"I just have a special love for doing a TV series that lasts a long time, and having a family."
About This Interview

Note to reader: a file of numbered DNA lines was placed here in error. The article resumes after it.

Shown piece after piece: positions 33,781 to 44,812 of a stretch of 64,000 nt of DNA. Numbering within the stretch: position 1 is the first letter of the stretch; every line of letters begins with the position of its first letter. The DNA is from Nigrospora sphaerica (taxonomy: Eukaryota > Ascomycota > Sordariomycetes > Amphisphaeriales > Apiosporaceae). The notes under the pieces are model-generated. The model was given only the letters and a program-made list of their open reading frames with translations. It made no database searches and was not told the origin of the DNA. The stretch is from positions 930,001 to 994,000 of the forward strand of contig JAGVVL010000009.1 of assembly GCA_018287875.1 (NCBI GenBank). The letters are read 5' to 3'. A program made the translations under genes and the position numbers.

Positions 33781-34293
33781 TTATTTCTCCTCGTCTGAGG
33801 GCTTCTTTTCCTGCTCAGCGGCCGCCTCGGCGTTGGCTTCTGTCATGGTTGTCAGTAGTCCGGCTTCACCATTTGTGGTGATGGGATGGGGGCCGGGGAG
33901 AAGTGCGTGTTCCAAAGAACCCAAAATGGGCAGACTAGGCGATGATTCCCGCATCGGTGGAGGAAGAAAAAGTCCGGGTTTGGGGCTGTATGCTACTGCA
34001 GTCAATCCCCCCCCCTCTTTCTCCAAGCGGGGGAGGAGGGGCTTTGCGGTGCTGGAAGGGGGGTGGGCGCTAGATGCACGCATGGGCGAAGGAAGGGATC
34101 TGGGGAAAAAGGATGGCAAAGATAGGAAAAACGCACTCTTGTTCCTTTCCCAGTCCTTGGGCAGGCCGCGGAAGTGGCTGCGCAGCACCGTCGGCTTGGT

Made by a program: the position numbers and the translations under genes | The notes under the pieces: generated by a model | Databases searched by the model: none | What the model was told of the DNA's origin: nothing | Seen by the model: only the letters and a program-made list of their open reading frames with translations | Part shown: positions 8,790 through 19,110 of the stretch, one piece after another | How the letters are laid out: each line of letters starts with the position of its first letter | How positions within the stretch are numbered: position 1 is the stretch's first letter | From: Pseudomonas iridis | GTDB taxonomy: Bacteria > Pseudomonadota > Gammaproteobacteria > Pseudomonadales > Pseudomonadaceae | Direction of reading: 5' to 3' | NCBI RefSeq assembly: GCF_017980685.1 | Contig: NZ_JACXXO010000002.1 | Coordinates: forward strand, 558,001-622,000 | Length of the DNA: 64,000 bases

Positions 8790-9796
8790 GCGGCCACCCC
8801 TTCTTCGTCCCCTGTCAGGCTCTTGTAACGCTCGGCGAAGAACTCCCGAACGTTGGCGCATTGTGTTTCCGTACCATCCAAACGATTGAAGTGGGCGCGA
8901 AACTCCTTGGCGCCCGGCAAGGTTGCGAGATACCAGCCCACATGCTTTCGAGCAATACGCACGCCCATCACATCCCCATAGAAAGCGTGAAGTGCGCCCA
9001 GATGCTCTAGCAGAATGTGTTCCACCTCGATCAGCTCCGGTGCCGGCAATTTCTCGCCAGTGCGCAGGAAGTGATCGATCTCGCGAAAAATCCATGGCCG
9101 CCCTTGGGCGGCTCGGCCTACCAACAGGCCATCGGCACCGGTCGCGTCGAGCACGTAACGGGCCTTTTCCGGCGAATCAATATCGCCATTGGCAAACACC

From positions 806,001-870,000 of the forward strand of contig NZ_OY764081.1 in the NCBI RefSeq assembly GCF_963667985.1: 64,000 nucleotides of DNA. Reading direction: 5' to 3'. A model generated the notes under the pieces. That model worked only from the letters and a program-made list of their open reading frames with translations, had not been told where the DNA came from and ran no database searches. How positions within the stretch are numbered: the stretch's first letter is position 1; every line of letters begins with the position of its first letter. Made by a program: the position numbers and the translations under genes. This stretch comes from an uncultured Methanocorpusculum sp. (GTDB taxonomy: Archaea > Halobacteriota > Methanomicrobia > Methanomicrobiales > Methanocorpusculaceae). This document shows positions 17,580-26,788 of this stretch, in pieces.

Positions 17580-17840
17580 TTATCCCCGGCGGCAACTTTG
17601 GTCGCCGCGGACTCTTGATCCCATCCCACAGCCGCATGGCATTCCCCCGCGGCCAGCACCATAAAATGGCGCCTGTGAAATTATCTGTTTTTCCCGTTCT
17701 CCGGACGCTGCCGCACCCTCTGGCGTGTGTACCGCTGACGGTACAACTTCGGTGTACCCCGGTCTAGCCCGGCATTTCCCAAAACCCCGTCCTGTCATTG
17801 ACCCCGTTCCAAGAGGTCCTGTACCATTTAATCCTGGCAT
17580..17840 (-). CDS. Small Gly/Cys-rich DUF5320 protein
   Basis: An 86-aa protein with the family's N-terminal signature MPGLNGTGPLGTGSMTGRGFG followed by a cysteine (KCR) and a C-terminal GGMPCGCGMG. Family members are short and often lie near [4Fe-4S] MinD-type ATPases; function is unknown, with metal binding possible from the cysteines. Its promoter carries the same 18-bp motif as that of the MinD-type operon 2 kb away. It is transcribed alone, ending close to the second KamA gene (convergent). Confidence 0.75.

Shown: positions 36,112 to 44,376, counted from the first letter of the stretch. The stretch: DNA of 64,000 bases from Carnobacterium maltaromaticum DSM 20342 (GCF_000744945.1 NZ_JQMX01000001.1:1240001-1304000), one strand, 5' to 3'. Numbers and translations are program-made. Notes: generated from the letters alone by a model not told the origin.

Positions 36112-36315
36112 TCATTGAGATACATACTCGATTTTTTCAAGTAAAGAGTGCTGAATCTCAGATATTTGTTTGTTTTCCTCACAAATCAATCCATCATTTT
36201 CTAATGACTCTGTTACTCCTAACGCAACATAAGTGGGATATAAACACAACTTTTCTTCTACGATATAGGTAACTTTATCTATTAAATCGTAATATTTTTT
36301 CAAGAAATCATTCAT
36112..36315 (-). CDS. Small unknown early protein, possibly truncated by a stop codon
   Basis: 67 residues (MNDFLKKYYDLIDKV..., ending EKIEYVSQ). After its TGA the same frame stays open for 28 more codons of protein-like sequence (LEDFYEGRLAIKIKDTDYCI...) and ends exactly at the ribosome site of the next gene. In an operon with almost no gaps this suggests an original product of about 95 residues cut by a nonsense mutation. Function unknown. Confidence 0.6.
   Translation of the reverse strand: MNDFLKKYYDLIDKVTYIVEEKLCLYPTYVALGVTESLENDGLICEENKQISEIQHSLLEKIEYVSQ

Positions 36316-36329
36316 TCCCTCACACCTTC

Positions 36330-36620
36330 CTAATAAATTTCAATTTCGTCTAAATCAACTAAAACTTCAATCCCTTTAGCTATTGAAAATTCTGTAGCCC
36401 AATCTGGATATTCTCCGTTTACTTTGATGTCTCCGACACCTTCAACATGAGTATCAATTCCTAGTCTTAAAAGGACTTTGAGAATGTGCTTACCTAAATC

Sharon Gless remembers the moment she decided to pursue her dream of acting, while in her mid-20s: "One of my jobs was to interview actresses [at a film company] who would meet my boss, and then I'd go in and read with them. I was getting $200 a week, and these actresses were getting a lot more money. I thought I was better than they were in the readings. So I stopped being afraid— the dream had always stayed in the back of my mind." Sharon Gless has starred in numerous television series, but is most associated with her Emmy-winning performance as "Christine Cagney" in Cagney & Lacey. In her Archive interview, Gless talks about growing up in Los Angeles (with some familial connections to the entertainment business) and her early interest in acting. She recalls her days as a contract player in television at Universal, eventually cast as a regular in the detective drama Switch. She comments briefly on her first starring television series, Turnabout, with a pilot co-written by Steven Bochco. She relates how she was approached for Cagney & Lacey (initially the television movie and later the series) and her eventual casting, replacing Meg Foster. For Cagney & Lacey, she discusses her initial dispute over billing, describes her character "Christine Cagney," gives her impressions of the ensemble, comments on memorable storylines, and makes mention of the reunion television movies. She recalls the impact of the series: "We were the first women—first actresses—that had ever been honored by the New York Police Department. There was a big, huge thing; the Chief of Police was there. And they honored us for the quality of work we were doing in portraying them. How cool is that?" On her subsequent series The Trials of Rosie O'Neill, she notes how she felt the part was the polar opposite of "Cagney." She then chronicles her work in a number of cable television series, particularly Showtime's Queer as Folk (for which she essentially cast herself), F/X's Nip/Tuck (taking inspiration from Judi Dench's autobiography about playing villainous characters), and USA Network's Burn Notice (playing, as she describes, "the mother from hell"). In their interview together, Gless and her husband, producer Barney Rosenzweig talk about their work together and their personal relationship. Sharon Gless was interviewed in North Hollywood, CA on October 15, 2008; Stephen J. Abramson conducted the three-hour interview, consisting of two parts: two-and-a-half hours with Gless solely and thirty minutes with Barney Rosenzweig.